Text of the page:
Construction on new homes in the United States roared past expectations to nearly a six-year high in November, signaling resurgence of momentum in the industry and perhaps giving the Federal Reserve one more reason to start scaling-back its stimulus package.
First Time Housing Have Annualized Rate Above 1 Million Since Feb. 2008
The Commerce Department reported Wednesday that housing starts climbed 22.7 percent in November to a seasonally adjusted annual rate of 1.091 million from October’s revised estimate of 889,000. Economists expected a rise to 952,000.
It was the first time that the annualized rate had crossed one million since March (1.005 million) and the highest level since February 2008. The annualized rate hadn’t broken 900,000 since May (919,000).
The number of starts can be volatile because of whipsaws in the multi-family segment, but November was especially impressive because the surge was due in large part to the single-family segment, which is the largest portion of new construction. Groundbreaking for single-family homes increased 21 percent to an annual rate of 727,000 from 602,000 in October. That is the highest level since March 2008.
Multi-family starts also saw a sharp spike, rising 27 percent to a 354,000 annual rate from 281,000 a month earlier.
November Building Permits Slightly Down
Building permits, a barometer of future construction, edged down to a pace of 1.007 million in November after jumping 6.7 percent in October to 1.039 million. The rate was anchored down by an 11-percent decline in permits for multi-family homes as permits for single-family homes rose 2 percent. Even with the slight decline, permits were still at the second-highest level this year.
Housing starts were gaining steam early in 2013, but a run-up in interest rates began in May in anticipation of the Federal Reserve cutting its stimulus package, which includes buying $85-billion worth of Treasuries and mortgage-backed securities every month and keeping its key lending rate at historic lows. Rates on a 30-year mortgage are currently up about one percent from May.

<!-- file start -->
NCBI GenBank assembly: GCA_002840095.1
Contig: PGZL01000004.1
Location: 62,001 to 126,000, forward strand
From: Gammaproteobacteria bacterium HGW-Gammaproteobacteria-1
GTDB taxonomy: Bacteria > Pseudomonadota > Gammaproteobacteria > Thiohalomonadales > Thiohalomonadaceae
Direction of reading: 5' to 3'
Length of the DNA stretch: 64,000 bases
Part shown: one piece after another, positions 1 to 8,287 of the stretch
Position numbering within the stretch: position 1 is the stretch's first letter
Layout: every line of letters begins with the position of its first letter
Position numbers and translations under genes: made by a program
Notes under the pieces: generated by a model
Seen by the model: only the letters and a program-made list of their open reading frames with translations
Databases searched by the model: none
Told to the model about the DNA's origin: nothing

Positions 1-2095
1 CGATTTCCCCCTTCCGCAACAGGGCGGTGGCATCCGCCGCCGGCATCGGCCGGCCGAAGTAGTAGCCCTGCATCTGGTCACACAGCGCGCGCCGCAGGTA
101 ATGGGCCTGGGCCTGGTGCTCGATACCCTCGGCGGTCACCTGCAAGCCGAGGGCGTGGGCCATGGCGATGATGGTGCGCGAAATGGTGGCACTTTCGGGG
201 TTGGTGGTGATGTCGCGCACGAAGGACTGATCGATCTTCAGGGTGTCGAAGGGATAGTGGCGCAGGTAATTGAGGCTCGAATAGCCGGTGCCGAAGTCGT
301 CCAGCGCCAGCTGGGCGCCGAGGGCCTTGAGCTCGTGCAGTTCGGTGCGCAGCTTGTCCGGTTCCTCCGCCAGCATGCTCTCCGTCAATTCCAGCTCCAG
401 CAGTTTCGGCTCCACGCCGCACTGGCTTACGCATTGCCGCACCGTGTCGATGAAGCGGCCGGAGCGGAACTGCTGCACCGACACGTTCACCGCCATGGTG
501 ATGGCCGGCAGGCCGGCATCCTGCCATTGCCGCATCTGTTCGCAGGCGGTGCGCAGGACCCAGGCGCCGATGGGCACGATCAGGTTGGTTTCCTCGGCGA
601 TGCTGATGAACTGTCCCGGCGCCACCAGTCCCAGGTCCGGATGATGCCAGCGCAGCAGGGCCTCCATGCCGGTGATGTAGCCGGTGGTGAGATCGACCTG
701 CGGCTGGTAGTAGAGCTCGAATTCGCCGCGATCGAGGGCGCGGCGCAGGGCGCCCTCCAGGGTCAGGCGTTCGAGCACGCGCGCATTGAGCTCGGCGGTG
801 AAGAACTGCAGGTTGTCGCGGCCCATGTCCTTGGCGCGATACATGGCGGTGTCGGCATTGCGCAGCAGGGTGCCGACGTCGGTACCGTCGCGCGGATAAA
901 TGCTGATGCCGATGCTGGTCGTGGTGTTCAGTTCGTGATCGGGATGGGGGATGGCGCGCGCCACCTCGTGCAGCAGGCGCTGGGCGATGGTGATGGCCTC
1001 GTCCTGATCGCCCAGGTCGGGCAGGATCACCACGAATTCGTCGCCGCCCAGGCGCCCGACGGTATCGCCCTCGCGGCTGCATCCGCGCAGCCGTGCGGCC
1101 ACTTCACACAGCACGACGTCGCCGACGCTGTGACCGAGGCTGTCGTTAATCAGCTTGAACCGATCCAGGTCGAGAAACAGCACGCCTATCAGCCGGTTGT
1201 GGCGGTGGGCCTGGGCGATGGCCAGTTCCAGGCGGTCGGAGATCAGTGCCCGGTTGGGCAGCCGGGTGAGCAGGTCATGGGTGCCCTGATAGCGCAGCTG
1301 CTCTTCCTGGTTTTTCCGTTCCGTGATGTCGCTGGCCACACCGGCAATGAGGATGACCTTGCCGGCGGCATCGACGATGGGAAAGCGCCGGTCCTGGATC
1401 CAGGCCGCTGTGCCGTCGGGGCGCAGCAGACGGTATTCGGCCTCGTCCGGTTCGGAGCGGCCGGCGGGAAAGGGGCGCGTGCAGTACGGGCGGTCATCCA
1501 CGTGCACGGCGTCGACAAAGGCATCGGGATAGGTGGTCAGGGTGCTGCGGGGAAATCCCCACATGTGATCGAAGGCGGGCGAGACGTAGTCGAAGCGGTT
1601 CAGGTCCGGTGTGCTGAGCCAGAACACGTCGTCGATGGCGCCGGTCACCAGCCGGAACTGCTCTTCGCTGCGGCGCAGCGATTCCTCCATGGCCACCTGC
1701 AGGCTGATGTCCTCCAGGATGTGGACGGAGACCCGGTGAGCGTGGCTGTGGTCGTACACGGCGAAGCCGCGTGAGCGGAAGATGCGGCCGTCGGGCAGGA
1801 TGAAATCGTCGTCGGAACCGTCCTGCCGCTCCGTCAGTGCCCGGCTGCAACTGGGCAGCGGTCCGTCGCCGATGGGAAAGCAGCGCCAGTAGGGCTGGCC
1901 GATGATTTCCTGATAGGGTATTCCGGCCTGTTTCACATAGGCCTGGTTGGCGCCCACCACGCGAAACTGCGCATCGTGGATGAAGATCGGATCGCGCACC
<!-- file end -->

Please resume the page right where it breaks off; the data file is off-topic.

New Home Costs Increasing
At the same time, the cost of a new home has been on the rise, adding to a slowdown in new builds. The S&P Case-Shiller U.S. National Home Price Index was up by 3.2 percent in the third quarter from the second quarter and 11.2 percent in the last year, marking the best performance since the markets were exploding in 2006.
Further, builder confidence has also been strengthening. Yesterday, the National Association of Home Builders/Wells Fargo builder sentiment index was reported at 58 in December, equaling an eight-year high.
Taper Coming Soon?
The Federal Open Market Committee is concluding their final meeting of 2013 today with Wall Street’s ears turned toward how the Fed is going to interpret a bevy of upbeat economic data with regards to slowing its stimulus efforts. A strong housing market plays an integral role in the overall health of the economy as it can create jobs and greater demand for a plethora of products. The Fed has said that it intends to start tapering QE3 soon, with some economists thinking that this will be the day of the official announcement of a date. Given the recent positive economic data, it would not come as a shock to hear that tapering is beginning if it weren’t for inflation still remaining far below the Fed’s target of 2 percent, which gives the main bank a bit of time before making a decision.
A reasonable guess would be that the Fed will start scaling back asset purchases by about $10 billion per month come the first of the year and then play additional reductions by ear based upon data in upcoming months. Like it or not, the markets need it to start moving on data, not speculation about moves of the Federal Reserve.
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